SB 731, authored by Democratic Senator Maria Elena Durazo, will allow people who have served time on or after Jan. 1, 2005, to automatically have their records expunged if they haven’t been convicted of another felony in the past four years. Those with violent or serious felonies in their backgrounds wouldn’t get their records automatically sealed, but would be able to petition a court to have them sealed. Sex offenders would not be eligible.
Senate Bill 1137, oil, gas, and community spaces for environmental safety
A law requiring a 1,200-foot space between oil and gas wells and community areas will go into effect on Jan. 1. Environmental groups have rallied behind the idea of SB 1137 for years, saying that a space or “setback zone” will keep communities farther from the impacts of leaking wells and pollution.
But just after the bill was signed into law in September, a referendum effort fueled by oil and gas companies was launched to undo the ruling. Stay tuned!
Assembly Bill 2598, restorative justice in schools ending ‘school-to-prison pipeline’
This new law would task the California Department of Education with developing evidence-based best practices for restorative justice. The law, authored by Democratic Assembly member Dr. Akilah Weber, is an effort to disrupt the so-called “school-to-prison” pipeline, which refers to the disproportionate and increased likelihood of students of color — particularly Black students — being disciplined in school via suspension or police to end up incarcerated as adults. Weber, a physician, said implementing restorative justice practices in schools is a manner of focusing on social determinants of health.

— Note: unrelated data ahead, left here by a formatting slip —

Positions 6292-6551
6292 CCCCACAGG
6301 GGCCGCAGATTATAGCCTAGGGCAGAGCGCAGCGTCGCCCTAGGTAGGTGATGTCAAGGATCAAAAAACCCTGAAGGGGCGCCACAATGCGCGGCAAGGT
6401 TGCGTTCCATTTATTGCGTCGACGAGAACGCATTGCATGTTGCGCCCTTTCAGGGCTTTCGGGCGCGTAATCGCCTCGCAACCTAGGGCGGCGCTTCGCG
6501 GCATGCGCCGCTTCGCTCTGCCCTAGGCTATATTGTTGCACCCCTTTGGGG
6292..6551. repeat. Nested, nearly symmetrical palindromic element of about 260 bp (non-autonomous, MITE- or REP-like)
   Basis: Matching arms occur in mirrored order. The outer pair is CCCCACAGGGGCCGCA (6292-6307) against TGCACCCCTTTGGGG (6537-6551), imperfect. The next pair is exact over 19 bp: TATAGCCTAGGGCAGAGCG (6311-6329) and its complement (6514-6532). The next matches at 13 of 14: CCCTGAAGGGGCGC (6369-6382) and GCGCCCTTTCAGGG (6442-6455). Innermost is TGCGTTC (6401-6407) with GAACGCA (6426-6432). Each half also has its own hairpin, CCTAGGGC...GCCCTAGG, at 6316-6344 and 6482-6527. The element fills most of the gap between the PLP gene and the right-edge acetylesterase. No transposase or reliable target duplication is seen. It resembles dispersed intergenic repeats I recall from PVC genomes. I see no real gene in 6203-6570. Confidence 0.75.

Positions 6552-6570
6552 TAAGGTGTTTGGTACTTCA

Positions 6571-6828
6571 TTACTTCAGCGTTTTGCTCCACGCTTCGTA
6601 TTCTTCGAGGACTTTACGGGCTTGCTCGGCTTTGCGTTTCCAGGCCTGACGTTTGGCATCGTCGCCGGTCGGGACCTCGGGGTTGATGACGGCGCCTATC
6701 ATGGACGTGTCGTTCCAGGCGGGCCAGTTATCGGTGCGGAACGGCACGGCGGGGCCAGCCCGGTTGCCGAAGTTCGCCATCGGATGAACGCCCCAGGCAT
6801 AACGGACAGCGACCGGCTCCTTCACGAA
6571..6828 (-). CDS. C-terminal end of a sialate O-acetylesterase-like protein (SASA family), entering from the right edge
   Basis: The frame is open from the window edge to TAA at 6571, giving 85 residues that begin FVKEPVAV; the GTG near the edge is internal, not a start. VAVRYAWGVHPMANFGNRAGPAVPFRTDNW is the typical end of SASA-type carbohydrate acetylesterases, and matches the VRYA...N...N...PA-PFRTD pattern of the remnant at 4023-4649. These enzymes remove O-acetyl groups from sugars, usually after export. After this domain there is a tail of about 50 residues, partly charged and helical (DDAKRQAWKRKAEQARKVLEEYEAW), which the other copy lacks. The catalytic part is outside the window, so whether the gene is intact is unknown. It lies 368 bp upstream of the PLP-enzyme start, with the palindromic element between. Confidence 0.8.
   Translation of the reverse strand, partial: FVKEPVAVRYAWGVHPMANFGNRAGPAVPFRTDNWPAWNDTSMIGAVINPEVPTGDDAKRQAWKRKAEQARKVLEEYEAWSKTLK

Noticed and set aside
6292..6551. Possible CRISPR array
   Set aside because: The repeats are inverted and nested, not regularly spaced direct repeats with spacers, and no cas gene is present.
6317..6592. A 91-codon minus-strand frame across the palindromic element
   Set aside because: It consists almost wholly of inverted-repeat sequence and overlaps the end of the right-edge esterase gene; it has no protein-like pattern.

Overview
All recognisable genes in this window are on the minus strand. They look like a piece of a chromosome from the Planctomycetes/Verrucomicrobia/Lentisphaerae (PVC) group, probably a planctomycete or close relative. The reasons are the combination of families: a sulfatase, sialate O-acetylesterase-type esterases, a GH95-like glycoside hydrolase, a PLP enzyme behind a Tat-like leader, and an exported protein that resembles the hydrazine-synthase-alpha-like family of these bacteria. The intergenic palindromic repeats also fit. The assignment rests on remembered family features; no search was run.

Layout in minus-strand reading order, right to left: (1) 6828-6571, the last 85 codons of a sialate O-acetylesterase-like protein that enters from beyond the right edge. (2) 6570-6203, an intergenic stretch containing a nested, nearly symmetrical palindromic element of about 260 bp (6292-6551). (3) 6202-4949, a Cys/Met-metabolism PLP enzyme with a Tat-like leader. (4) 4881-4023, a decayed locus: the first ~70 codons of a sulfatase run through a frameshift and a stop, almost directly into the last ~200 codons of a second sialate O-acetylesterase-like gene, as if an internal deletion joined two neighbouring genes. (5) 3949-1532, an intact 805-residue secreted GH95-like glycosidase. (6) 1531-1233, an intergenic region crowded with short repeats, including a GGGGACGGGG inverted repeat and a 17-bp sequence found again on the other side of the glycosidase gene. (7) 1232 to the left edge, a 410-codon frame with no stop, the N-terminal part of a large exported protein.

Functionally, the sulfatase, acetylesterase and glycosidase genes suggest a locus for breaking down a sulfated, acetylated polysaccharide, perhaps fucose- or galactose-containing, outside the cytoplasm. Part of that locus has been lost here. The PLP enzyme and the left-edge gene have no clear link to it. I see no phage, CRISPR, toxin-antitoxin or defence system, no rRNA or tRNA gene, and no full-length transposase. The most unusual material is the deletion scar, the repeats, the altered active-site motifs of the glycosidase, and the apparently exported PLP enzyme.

Stay alert! Stay informed! Stay engaged!
Equal Pay Day is Wednesday, March 15, 2023
This date symbolizes how far into the year women must work to earn what men earned in the previous year.
Equal Pay Day was originated by the National Committee on Pay Equity (NCPE) in 1996 as a public awareness event to illustrate the gap between men’s and women’s wages. (It was originally called “National Pay Inequity Awareness Day” and changed to Equal Pay Day in 1998.)
Equal Pay Day is observed on March 15 this year in the United States, but the date changes each year. It is also different for various sub-demographics; for example the wage gap is even greater for most women of color. However, Equal Pay Day is an annual observance that symbolizes the ongoing issue of pay disparity and the wage gap between men and women. Because women earn less, on average, than men, they must work longer for the same amount of pay. Wear red on Equal Pay Day to symbolize how women and minorities are “in the red” with their pay!